Document Type

Thesis

Date of Degree Completion

Spring 2019

Degree Name

Master of Science (MS)

Department

Biology

Committee Chair

Paul W. James

Second Committee Member

Mary E. Poulson

Third Committee Member

Robert J. Hickey

Fourth Committee Member

Eric A. Graham

Abstract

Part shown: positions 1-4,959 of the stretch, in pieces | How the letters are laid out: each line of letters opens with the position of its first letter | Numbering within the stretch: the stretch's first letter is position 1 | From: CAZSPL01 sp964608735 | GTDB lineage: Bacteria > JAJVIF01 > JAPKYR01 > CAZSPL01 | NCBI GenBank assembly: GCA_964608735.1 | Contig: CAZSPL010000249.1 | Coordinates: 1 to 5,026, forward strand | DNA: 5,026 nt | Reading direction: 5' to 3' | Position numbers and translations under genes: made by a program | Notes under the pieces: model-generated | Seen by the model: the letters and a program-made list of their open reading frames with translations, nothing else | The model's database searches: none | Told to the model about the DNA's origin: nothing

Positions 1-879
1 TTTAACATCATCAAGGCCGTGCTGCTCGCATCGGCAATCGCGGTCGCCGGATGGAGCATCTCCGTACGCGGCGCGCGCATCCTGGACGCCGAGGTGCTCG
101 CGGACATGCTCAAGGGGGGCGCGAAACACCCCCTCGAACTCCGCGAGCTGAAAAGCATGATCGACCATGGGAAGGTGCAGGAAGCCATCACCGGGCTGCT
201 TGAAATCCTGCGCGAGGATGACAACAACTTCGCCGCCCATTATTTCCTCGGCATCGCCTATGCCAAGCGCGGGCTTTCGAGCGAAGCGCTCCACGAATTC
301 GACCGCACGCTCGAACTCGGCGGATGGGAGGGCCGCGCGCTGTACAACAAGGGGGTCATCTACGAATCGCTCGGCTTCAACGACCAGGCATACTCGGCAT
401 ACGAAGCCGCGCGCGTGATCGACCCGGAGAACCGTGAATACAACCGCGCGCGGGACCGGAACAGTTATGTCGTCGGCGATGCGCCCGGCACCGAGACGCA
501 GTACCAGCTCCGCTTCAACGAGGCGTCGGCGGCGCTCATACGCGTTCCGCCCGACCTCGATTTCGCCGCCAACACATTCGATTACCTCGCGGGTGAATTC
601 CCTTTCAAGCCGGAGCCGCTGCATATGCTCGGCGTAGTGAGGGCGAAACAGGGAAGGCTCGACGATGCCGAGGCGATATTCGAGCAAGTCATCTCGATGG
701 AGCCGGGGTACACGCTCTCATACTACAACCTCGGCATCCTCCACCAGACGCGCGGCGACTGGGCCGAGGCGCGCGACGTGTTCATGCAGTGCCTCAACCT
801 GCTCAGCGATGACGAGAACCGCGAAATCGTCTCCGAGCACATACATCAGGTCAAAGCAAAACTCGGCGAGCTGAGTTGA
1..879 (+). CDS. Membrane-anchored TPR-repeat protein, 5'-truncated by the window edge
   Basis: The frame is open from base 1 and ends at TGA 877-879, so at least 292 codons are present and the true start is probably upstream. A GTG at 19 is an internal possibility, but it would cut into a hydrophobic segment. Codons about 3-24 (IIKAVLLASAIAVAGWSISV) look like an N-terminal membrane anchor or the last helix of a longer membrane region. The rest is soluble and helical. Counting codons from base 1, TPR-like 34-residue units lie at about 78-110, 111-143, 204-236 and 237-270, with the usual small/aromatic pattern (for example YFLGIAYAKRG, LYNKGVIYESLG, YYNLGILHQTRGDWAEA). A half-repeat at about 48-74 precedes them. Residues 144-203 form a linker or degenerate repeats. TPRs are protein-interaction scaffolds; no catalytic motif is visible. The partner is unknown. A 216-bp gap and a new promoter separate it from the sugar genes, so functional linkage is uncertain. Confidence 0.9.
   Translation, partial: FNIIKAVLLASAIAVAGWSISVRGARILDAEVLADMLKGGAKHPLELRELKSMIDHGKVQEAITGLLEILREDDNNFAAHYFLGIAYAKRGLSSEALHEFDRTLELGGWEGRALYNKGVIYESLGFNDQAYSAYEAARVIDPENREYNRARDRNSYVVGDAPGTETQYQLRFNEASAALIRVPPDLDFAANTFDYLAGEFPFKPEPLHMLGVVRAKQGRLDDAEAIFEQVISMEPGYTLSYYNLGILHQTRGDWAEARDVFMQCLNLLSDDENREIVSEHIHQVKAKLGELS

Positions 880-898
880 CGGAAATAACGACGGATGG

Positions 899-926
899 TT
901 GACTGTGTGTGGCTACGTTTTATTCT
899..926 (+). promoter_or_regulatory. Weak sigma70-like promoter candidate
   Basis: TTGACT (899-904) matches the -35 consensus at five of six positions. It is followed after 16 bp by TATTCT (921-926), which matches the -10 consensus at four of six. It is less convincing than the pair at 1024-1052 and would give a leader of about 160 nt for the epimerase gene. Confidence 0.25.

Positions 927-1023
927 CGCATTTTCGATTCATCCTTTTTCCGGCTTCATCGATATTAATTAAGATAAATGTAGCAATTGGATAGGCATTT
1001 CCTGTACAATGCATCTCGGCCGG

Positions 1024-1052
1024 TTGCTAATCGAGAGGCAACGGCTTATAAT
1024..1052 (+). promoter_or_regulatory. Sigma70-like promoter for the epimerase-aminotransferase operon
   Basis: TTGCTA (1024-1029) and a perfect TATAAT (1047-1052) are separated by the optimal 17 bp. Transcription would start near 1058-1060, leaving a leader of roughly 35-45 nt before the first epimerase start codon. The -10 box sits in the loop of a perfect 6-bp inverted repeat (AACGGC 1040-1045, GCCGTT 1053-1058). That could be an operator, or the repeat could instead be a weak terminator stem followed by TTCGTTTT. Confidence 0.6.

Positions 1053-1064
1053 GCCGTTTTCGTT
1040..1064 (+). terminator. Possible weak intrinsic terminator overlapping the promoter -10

Forest communities are in a constant state of change. Disturbance events can alter the physical landscape and create conditions favorable to some species while negatively impacting others. Fire has been a natural, reoccurring source of disturbance in Pacific Northwest forests. Over the past centuries the fire paradigm has changed in favor of fire suppression. Forest roads permit access provide greater access but further fracture forest community’s continuity. The 2012 Table Mountain Fire and road influence have altered the plant community’s seed rain and vegetation. This study measured dispersed seeds and understory vegetation cover as functions of roads and fire intensity. Significantly more wind dispersed seeds were collected in high intensity fire sites. The peak in seed release was later and more pronounced in the high intensity sites. Road proximity did not significantly affect the seed rain; however nonwind dispersed seeds were significantly higher near the road edge. Fireweed (Epilobium angustifolium) accounted for nearly 48% of the seed rain. When fireweed, the dominant species in both the vegetation cover and the seed rain, was excluded from the total seed rain, there was more seed rain in samples collected nearest to the road edge when compared to other distances from the road, there was no significant difference between the seed rain in sites with differing fire intensity, and the peak seed release in the phenology did not differ between fire intensities.

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